Featured Research

from universities, journals, and other organizations

Researchers Uncover 3-D Structure Of Virus Replication Technique -- Development Of New Anti-Viral Agents Possible

Date:
March 16, 1999
Source:
National Science Foundation
Summary:
National Science Foundation (NSF)-funded scientists at the Massachusetts Institute of Technology and Northwestern University Medical School have uncovered the structural basis of an elusive replication technique that allows viruses, especially retroviruses, to commandeer cells to manufacture the proteins they need for their own survival.

National Science Foundation (NSF)-funded scientists at the Massachusetts Institute of Technology and Northwestern University Medical School have uncovered the structural basis of an elusive replication technique that allows viruses, especially retroviruses, to commandeer cells to manufacture the proteins they need for their own survival. The results appear in a paper published for the March 1999 issue of Nature Structural Biology.

Related Articles


"For many years, scientists have studied a virus' ability to create an RNA structure called a pseudoknot, which allows it to control genetic material for its own purposes via a process called ribosomal frameshifting," explains Kamal Shukla, director of NSF's biophysics program, which funded the research. "Until now, the detailed three-dimensional structure of the pseudoknot - so called because the RNA is not truly knotted, but tightly bound together -- has not been known." The RNA pseudoknot formed by the beet western yellow virus has been crystallized, and the three-dimensional structure reveals many unusual features, the authors of the study report. Ribosomal frameshifting also is used by the AIDS virus.

"This research will help us uncover some of the methods that viruses use to regulate the production of components that are essential to viral replication. Knowledge of this mechanism may allow us to develop ways to modify that process and thus lead to the development of new anti-viral agents," said Alexander Rich, a biophysicist at MIT and one of the study's authors.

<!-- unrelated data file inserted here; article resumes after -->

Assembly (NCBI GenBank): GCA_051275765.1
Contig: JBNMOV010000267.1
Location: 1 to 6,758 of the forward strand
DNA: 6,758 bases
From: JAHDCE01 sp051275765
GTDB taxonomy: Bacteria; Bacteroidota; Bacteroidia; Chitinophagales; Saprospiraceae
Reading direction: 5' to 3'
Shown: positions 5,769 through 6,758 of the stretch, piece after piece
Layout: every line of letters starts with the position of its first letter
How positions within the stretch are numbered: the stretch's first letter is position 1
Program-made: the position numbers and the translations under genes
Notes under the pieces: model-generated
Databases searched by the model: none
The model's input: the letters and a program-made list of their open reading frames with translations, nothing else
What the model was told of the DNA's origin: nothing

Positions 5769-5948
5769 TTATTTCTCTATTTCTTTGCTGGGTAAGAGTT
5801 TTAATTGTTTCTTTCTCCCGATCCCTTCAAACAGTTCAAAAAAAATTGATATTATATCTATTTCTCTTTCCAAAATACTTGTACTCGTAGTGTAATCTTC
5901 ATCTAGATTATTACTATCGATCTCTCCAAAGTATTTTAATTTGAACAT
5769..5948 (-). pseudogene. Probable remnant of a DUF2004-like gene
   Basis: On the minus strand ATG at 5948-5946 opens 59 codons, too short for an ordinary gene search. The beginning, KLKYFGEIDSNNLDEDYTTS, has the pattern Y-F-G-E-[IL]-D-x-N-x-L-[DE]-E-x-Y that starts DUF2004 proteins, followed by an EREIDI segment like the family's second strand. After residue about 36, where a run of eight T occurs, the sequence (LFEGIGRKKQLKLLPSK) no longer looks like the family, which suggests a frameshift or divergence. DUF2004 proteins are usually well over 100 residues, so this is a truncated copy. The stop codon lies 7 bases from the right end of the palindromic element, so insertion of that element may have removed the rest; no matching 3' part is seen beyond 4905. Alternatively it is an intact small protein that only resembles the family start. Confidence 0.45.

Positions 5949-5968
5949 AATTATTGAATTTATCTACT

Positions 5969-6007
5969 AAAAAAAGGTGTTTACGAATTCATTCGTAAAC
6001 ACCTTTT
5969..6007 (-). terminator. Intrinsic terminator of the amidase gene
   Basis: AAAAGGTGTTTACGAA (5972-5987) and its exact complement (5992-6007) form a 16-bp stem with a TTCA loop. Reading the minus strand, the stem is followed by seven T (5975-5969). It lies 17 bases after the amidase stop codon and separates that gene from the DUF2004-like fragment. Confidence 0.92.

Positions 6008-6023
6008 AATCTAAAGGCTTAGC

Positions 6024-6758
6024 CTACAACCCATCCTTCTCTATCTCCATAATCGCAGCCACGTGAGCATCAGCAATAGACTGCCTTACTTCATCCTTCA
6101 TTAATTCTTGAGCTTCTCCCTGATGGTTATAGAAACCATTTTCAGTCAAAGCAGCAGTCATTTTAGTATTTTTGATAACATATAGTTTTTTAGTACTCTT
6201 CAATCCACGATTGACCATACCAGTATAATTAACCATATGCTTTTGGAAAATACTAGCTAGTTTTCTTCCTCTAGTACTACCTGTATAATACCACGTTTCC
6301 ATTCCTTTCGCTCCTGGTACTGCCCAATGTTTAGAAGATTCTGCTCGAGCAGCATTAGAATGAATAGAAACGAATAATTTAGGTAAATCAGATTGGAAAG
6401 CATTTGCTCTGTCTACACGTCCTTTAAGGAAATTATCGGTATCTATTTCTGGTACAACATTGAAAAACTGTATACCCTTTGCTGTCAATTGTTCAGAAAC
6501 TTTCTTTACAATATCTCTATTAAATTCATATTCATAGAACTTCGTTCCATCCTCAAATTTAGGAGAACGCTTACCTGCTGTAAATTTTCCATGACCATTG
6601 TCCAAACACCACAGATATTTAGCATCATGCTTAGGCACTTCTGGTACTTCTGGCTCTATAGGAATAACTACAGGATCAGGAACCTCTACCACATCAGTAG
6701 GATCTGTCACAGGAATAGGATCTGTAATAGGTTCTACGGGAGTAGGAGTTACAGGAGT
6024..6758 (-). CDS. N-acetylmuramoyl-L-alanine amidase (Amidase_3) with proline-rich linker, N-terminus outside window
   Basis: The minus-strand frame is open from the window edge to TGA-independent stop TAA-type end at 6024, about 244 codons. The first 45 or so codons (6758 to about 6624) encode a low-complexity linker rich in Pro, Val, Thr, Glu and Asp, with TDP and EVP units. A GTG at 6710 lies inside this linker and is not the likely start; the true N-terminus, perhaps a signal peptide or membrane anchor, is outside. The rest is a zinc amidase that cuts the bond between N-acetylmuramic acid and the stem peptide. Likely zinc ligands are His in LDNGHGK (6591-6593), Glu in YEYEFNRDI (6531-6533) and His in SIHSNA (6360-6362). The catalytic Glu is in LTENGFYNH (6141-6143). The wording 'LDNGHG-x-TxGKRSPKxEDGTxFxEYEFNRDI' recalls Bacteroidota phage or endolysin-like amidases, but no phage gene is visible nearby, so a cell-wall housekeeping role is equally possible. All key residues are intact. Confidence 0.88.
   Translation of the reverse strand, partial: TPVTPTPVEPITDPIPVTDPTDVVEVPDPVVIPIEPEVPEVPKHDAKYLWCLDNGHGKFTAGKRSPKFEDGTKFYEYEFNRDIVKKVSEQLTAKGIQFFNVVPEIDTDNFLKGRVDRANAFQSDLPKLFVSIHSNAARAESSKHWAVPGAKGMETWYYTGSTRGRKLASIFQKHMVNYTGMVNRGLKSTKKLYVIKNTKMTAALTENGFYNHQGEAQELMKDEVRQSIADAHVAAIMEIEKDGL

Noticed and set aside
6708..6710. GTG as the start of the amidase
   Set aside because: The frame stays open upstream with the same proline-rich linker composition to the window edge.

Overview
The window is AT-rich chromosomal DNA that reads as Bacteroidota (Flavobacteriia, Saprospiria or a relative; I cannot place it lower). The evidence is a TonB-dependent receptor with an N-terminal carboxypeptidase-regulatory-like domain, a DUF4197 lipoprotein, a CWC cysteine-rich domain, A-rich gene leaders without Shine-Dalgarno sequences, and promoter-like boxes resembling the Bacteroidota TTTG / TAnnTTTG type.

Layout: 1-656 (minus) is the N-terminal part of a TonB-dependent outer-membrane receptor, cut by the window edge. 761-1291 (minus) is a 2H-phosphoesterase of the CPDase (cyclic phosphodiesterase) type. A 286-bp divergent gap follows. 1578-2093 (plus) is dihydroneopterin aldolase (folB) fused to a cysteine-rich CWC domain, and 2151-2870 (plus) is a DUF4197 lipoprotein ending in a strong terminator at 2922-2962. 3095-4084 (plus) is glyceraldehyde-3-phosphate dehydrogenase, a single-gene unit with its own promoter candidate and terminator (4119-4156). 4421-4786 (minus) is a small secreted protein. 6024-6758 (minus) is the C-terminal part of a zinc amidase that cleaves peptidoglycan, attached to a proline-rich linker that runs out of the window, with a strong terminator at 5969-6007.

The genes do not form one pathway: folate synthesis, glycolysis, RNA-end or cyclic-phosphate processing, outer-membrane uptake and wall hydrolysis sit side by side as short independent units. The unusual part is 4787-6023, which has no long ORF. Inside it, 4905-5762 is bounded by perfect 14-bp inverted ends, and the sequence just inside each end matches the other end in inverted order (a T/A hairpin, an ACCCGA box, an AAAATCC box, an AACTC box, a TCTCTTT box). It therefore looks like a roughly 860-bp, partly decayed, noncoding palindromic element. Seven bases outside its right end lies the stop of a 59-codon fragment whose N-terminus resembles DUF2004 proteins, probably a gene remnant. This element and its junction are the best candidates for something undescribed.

The work provides information that will allow researchers to understand which features of the pseudoknot formation facilitate ribosomal frameshifting by introducing mutations or changes in the pseudoknot.

Viruses have developed ingenious systems for invading cells and making more copies of themselves. One of the systems that is used in many viruses, including most retroviruses (the most famous of which is responsible for AIDS) involves inducing changes in the way the virus' genetic material is translated to produce the next generation. The virus needs to synthesize two different proteins. Typically, the first protein is involved in building the virus and the second is an enzyme, usually a polymerase, used in replicating the virus' nucleic acid, or genetic building blocks. But the virus needs many copies of the structural protein and a smaller number of the polymerase proteins, so the virus developed a novel system for regulating the production of these two proteins. It involves the use of ribosomal frameshifting.

The decision to frameshift or not to frameshift depends on whether the pseudoknot unravels when it collides with the ribosome, Rich said. If it does not unravel, the ribosome can slide back one nucleotide and then make a fusion protein, involving both the structural protein and the polymerase. If the pseudoknot does unravel, then only the structural protein is made, but not the polymerase.